Sherlock Holmes made his first appearance in A Study in Scarlet and his popularity continued to grow with each new novel and short story that Sir Arthur Conan Doyle released.
We chat with Abigail Marsh, professor of Psychology and Neuroscience at Georgetown University about the human brain and how it works. She recommends 5 very interesting books on this topic.
Although everyone associates The Little Mermaid with Disney these days, the original fairy tale was actually written by the Danish author, Hans Christian Andersen. His version is also decidedly darker than the Disney interpretation.
The end of the year is fast approaching, but our readers still managed to slow down and take it easy with a few good books. However, deciding which ones to read was not as easy as July had its fair share of great books across all genres.
A Sight to Behold is the second book of poetry authored by Ann B. Rhodes. As a devoted Christian and passionate elementary school teacher, Rhodes writes on topics such as faith, family, and education, drawing heavily on her personal experiences.
Gail Honeyman released her debut novel, Eleanor Oliphant is Completely fine, in 2017 and it quickly won over the hearts of readers. It went on to win the Costa Debut Novel Award and the movie rights were quickly snapped up by Reese Witherspoon's company, Hello Sunshine.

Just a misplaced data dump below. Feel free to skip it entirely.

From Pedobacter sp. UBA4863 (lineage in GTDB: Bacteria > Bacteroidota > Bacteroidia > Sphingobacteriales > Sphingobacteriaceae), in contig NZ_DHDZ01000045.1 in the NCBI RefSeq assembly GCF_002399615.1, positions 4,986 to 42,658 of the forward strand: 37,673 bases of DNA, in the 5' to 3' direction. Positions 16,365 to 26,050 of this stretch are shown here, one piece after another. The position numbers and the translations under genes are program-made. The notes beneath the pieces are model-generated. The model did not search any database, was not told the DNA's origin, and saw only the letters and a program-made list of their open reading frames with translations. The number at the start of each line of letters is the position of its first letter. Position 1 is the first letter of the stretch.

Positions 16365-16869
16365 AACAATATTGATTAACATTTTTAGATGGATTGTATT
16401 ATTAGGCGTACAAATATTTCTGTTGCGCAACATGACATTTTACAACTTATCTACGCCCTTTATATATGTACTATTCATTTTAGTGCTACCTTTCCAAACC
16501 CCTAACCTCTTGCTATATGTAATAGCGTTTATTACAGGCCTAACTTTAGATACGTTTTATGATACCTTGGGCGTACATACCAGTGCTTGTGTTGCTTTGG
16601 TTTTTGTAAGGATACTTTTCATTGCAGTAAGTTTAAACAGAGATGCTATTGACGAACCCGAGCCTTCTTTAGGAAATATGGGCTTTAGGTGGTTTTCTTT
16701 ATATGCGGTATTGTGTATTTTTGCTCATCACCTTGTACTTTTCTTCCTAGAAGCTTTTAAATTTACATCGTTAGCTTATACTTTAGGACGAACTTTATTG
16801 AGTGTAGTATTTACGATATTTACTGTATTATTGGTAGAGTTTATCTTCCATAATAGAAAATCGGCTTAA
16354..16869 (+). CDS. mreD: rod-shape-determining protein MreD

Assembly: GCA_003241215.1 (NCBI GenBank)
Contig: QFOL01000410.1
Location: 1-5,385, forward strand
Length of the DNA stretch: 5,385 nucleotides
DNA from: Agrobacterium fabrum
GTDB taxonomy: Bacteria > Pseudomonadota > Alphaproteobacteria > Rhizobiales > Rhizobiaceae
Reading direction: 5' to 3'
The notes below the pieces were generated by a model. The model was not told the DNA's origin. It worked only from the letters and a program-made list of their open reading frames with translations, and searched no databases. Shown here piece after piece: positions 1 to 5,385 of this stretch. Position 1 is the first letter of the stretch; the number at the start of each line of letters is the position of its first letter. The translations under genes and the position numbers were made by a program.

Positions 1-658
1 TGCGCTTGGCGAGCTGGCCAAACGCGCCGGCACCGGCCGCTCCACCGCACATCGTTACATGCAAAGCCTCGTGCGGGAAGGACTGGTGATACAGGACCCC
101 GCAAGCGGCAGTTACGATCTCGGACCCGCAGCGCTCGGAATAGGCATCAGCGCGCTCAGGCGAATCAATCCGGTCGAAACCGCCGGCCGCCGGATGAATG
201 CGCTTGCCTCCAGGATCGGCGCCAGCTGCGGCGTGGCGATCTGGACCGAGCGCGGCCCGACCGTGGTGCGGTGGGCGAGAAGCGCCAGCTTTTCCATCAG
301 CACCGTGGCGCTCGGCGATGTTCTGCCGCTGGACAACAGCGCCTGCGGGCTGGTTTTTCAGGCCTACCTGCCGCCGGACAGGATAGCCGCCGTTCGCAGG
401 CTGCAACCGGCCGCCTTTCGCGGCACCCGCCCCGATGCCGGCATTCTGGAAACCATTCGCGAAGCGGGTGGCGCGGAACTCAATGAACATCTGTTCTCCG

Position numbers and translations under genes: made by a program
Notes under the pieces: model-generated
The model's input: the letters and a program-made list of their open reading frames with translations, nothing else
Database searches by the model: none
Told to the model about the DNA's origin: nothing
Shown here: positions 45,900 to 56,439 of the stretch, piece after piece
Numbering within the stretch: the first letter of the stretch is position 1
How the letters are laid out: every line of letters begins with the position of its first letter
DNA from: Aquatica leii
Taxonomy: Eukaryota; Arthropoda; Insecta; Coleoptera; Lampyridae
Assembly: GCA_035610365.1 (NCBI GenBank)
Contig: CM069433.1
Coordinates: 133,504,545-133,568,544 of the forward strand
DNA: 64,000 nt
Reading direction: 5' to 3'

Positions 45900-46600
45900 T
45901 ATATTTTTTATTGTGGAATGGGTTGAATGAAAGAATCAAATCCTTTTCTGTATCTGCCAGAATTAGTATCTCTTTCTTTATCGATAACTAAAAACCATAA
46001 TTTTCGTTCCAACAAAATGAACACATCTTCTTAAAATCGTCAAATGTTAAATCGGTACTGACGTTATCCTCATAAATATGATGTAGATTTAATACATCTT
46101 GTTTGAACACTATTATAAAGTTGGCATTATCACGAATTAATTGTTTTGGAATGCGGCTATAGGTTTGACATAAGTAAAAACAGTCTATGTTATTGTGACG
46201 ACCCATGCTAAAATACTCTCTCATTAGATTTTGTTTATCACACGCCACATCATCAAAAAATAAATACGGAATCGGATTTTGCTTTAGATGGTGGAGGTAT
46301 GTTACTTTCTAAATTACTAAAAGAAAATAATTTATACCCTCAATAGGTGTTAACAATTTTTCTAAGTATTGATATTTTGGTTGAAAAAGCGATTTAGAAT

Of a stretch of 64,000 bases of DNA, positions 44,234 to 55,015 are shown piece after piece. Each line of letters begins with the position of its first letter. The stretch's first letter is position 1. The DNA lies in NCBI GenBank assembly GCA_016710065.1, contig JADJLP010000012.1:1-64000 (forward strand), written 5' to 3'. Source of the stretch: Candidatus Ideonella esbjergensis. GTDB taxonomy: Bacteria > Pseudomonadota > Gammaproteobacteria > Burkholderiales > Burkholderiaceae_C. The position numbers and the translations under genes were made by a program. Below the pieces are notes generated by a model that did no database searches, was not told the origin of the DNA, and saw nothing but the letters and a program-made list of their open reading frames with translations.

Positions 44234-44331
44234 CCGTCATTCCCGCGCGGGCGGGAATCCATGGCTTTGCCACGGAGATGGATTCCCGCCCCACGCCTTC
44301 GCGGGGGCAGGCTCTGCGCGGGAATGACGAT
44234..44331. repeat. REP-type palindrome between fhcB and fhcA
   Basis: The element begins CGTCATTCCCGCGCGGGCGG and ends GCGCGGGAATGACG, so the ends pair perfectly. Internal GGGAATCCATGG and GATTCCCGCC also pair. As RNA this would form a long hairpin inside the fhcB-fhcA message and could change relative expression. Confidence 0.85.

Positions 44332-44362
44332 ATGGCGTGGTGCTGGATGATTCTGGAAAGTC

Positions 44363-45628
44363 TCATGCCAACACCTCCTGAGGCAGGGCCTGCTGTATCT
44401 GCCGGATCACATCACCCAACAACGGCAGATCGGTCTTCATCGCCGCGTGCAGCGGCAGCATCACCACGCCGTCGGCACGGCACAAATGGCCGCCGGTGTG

Springback by Jana Miller is an impressive time manipulation thriller with thought-provokingly deep themes while remaining suitable for a YA audience.
These days, everyone knows James Bond, the fictional British Secret Service agent who works for MI6, from the blockbuster movies. However, most of these films are based on the novels written by the creator of 007, Ian Fleming.
We chat with Signe Whitson, an author and international educator on bullying prevention about modern bullying behavior and how to deal with it. She recommends 5 books on the topic and we explore what they are all about.
For many readers, Watership Down was one of the novels that marked a transition from childhood towards adulthood. Although it is a book about talking rabbits, the story is deeper than the average children's book and deals with mature themes.